Nationalist Front

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For East German organization, see National Front (East Germany).

Nationalistische Front (Nationalist Front) was a minor German neo-Nazi group active during the 1980s.

Founded in 1985 by Meinolf Schönborn the group, which had no more than 150 members, was characterized by its support for Strasserism rather than more usual forms of Nazism.[1] The Nationalist Front - League of Social Revolutionary Nationalists had been formed in 1982 from the ashes of the banned Volkssozialistische Bewegung Deutschlands/Partei der Arbeit. This organisation was the basis for a merger with a number of smaller groups to from a new NF.[2]

Based primarily in Bielefeld, the group had a largely Pagan membership, hosting fire rituals and similar ceremonies. The group also performed cross burnings and forged links with Dennis Mahon, the head of the White Knights of the Ku Klux Klan in Tulsa, Oklahoma.[3]

The group also became noted for its armed wing, the National Task Force (Nationales Einsatzkommando - NEK) [4] which was set up in 1991 with the help of Otto Ernst Remer and Herbert Schweiger. This group was blamed on a number of attacks, including burning a man to death in the mistaken belief that he was a Jew and the arson of an asylum seeker hostel in Dolgenbrodt, near Berlin.[5] Firmly anti-Semitic, the NF was also associated with Jürgen Rieger, the well-known German Holocaust denier who was a speaker at a number of its events.[6] Towards the end of its existence the group came under the leadership of Andreas Pohl, a former Rock Against Communism musician, who attempted to attract the same white power skinheads to the group that he had previously played at.[7]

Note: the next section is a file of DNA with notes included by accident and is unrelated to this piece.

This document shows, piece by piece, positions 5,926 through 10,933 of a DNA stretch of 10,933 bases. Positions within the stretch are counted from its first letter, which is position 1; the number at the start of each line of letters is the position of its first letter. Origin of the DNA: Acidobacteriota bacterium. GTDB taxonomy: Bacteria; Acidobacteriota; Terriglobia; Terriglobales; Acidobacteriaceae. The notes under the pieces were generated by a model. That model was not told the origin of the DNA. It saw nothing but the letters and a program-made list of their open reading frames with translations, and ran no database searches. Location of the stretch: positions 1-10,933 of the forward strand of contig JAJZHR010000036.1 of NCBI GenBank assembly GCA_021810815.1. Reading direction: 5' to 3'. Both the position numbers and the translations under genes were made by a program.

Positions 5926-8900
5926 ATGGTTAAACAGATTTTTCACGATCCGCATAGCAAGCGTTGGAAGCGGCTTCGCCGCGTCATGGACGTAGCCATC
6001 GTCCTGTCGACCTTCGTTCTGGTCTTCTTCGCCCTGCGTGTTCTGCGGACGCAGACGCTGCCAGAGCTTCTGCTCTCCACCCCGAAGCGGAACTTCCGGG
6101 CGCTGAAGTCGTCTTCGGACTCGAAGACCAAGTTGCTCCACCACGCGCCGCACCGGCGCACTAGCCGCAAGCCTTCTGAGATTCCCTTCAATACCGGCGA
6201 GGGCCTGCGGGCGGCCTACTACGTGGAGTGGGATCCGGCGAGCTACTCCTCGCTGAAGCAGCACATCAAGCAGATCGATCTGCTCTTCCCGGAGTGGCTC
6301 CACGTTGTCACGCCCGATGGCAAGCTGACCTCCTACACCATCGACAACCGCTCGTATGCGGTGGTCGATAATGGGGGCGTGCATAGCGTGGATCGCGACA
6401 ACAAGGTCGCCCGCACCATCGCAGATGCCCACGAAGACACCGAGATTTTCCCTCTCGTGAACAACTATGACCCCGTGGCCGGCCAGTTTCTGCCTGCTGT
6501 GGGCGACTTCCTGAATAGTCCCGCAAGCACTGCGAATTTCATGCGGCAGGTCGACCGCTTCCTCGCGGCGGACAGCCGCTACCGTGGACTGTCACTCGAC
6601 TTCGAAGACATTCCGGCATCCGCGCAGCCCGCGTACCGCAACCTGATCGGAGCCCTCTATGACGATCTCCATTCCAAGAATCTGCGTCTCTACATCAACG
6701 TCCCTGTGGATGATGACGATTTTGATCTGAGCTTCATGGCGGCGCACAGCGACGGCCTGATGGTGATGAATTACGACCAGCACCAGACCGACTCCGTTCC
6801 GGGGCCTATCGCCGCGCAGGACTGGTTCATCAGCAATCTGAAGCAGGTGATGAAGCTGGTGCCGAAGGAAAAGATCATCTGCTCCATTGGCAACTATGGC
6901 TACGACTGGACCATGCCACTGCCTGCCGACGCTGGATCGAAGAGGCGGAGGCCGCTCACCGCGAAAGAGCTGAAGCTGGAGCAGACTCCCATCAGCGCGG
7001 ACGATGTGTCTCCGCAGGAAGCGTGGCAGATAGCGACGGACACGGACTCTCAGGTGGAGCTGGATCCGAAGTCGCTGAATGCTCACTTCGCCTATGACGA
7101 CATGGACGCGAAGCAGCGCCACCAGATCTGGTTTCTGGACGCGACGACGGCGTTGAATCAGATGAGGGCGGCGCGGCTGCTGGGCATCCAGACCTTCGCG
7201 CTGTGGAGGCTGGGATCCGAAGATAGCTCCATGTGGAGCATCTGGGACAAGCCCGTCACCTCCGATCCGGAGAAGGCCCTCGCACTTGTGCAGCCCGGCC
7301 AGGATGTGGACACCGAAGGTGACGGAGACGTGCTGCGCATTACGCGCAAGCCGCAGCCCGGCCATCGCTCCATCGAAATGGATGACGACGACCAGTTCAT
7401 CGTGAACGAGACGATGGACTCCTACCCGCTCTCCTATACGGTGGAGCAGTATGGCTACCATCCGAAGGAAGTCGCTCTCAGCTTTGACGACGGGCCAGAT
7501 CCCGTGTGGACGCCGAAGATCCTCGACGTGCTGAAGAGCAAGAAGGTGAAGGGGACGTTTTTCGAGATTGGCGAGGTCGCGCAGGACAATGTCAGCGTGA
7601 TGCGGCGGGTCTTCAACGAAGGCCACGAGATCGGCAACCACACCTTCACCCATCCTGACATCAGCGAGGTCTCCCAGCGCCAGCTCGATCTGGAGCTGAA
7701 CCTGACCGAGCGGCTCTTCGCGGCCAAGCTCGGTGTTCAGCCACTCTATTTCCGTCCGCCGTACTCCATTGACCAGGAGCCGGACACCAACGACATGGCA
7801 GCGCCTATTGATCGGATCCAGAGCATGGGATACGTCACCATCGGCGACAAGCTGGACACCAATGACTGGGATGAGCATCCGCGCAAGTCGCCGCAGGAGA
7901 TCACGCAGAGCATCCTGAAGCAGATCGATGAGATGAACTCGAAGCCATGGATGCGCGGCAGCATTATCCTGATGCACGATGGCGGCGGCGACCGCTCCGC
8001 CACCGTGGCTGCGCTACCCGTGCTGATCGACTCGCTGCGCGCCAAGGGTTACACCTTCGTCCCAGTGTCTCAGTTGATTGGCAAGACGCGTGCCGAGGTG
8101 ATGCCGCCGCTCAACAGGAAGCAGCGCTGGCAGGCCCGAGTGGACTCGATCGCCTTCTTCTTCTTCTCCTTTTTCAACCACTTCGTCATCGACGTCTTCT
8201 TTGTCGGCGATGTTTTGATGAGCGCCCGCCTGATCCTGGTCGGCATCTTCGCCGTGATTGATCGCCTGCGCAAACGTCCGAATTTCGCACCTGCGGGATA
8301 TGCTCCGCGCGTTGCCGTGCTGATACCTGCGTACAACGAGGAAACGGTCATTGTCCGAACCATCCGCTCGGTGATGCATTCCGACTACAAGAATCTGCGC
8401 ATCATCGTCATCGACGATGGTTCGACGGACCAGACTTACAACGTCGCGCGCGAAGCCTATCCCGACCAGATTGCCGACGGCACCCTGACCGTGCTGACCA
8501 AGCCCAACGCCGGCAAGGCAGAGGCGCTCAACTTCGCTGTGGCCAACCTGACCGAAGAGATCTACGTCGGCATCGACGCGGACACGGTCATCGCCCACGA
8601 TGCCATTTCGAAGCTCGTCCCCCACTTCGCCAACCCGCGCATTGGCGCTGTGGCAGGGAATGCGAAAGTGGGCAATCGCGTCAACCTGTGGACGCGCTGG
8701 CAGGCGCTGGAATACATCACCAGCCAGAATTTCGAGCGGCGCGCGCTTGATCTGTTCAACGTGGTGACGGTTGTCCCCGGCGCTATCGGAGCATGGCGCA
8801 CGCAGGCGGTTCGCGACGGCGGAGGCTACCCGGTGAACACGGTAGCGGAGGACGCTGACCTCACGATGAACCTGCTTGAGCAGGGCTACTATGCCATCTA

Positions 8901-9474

Its support for the Nazis led to the group being banned by the Federal Ministry of the Interior in 1992 along with the German Alternative of Michael Kühnen and the National Offensive of Michael Swierczek.[8] The ban came in response to an arson attack on 23 November 1992 on the home of a Turkish family in Mölln, Schleswig-Holstein, with the family's deaths injecting urgency into judgements against neo-Nazi groups.[9] The group was succeeded by a number of organisations including Direct Action Middle Germany and the Social Revolutionary Workers Front, all of which were banned.

References[edit]

  1. ^ C. T. Husbands, 'Militant Neo-Nazism in Germany', L. Cheles, R. Ferguson & M. Vaughan (eds.), The Far Right in Western & Eastern Europe, London: Longman, 1995, p. 337
  2. ^ C.T. Husbands, 'Militant Neo-Nazism in the Federal Republic of Germany in the 1980', L. Cheles, R. Ferguson & M. Vaughan (eds.), Neo-Fascism in Europe, London: Longman, 1991, p. 99
  3. ^ M.A. Lee, The Beast Reawakens, p. 336
  4. ^ 'Double-radicalization of RWE from the late 1980s and the role of Holocaust denial'
  5. ^ M.A. Lee, The Beast Reawakens, pp. 336-7
  6. ^ 'Frankenstein meets Dr. Mengele in London' Searchlight magazine article
  7. ^ Tore Bjorgo & Rob Witte, Racist Violence in Europe, St Martin's Press, 1993, pp. 85-86
  8. ^ C. T. Husbands, 'Militant Neo-Nazism in Germany', L. Cheles, R. Ferguson & M. Vaughan (eds.), The Far Right in Western & Eastern Europe, London: Longman, 1995, p. 337
  9. ^ Bjorog & Witte, Racist Violence in Europe, p. 155